We headed to the tube station this morning in mass, bumping down Gloucester Road with all of our luggage. It’s sad to say goodbye to London, but the awkwardness of luggage and bags makes for a nice distraction. We were on the tube in no time, headed for Heathrow Terminal 1. It’s a long tube ride, and we basically filled the entire car with our stuff. But that’s how we roll. We came, we saw, we flew to Scotland.
The flight was pretty uneventful, despite the painted lady on the side of the plane. I was expecting the flight to be sexier, or more patriotic. They did give us little candy hearts, though. And I read two Entertainment Weeklies. I’m all caught up now on the news that matters.
We landed in Scotland in typical Scottish weather. It’s gray and it’s cloudy and it’s always changing. I’m used to it now. You forget that it’s August. Our taxi driver was a bit gruff but he got us there. I was a little terrified to talk to him. But then, after leaving my credit card in the car, he turned around and hand delivered it back to me on a street corner – just as I was realizing that it was gone. So he had a heart of gold, after all.
We met at the Gryphon Studios with my good friend and producer Kekoa, who gave the students an orientation and then led them to their theatre space so they could tech the show they’re performing for the festival. This year we’re doing Melissa Leilani Larson’s play Martyr’s Crossing, a beautiful cutting of a powerful play about Joan of Arc. Ames and Emily Bell directed it, and it’s great. Really nice to watch, and very moving. I’m excited for people to see it this week.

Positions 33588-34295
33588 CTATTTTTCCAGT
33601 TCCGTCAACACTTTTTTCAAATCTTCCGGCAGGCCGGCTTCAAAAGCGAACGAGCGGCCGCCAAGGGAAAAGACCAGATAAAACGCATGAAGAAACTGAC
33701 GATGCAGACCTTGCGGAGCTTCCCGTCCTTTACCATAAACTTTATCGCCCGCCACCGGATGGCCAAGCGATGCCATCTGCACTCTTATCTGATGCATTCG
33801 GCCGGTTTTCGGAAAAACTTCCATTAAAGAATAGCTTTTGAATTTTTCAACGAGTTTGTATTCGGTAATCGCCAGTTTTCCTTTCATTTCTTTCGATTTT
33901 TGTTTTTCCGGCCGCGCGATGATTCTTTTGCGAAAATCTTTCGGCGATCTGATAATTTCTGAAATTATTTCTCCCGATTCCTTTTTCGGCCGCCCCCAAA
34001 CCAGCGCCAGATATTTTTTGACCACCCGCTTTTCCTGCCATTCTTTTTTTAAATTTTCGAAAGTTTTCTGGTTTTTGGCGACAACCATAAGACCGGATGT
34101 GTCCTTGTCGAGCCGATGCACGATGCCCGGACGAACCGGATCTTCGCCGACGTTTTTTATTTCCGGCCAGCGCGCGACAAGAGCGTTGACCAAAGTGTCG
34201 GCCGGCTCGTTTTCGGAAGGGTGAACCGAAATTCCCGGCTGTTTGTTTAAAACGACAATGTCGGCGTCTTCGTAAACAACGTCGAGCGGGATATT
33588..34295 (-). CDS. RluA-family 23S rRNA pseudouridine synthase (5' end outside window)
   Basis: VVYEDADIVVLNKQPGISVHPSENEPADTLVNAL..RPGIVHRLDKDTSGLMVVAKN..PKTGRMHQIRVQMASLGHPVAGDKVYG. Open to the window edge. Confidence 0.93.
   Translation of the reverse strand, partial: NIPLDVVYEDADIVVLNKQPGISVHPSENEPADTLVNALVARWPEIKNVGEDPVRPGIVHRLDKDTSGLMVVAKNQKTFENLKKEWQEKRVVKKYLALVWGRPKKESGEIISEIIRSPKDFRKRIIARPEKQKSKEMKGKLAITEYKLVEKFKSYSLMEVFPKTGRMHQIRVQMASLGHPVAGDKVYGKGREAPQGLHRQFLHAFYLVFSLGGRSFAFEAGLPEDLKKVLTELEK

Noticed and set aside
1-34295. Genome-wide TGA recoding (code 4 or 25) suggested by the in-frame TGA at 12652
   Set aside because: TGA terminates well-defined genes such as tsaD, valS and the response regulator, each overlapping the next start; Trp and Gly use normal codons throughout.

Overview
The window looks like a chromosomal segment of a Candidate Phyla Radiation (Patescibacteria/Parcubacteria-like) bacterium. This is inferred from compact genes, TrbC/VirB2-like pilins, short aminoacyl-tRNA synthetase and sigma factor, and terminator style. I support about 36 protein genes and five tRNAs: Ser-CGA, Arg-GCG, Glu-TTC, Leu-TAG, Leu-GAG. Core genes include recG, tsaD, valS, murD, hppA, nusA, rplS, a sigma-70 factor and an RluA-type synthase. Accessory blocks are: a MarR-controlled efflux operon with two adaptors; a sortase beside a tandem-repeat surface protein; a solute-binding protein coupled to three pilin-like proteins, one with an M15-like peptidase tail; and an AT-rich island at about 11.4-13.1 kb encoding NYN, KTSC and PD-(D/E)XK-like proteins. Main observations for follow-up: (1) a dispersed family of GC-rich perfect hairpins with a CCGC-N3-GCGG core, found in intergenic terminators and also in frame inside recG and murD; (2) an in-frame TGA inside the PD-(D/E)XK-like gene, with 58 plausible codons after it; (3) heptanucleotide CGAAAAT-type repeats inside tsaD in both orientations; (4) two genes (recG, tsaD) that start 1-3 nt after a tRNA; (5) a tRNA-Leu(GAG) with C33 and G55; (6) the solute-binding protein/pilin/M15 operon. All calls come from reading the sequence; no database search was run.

Lisa and I took a little stroll along the Grass Market, stopping at thrift stores and getting lost at Armstrong’s Vintage Emporium. I’m not sure I know of any city that does thrift shopping like Edinburgh. I almost never buy anything, because I get a little grossed out about wearing someone else’s clothes. I know, I’m a jerk about that. But come on, imagine what people did in those clothes!
Lisa and I had dinner at this delicious little hole in the wall called Wagamama’s (maybe you’ve heard of it? Try the ginger udon chicken.) Lisa told me a funny story about the restroom there. While she was in there she heard a mother trying to coax her 6 year old daughter out of a stall. “Go on without me,” the girl called. “I’m not going to leave you in there,” her mother replied. “I’ll phone you when I’m finished,” the girl said. “You don’t have a cell phone,” said her mother.
Today was Ames Bell’s birthday, and our special birthday boy wanted to celebrate by taking a tour of Mary King’s Close, a series of houses, rooms, and streets hidden below Edinburgh’s Royal Mile. Our tour guide was Keith, and he was very entertaining. He liked to shut the lights off down there and throw rats at us. It was super fun! You can just imagine. We learned about life in the 1600’s, and mostly heard about the plague. This plague, you guys. It killed just about everybody. Today the only plague we have is tattoos on everybody. There were some scary stories down there, but the scariest part of the tour was at the beginning, when an elderly man crashed the gift shop and began singing songs about Jesus to some terrified teenage girl. He was shown out. Ah, Scotland!
We all walked home after that, and it was a beautiful night. In no time we were all checked into our rooms, and the sounds of the booming military tattoo echoed over the streets.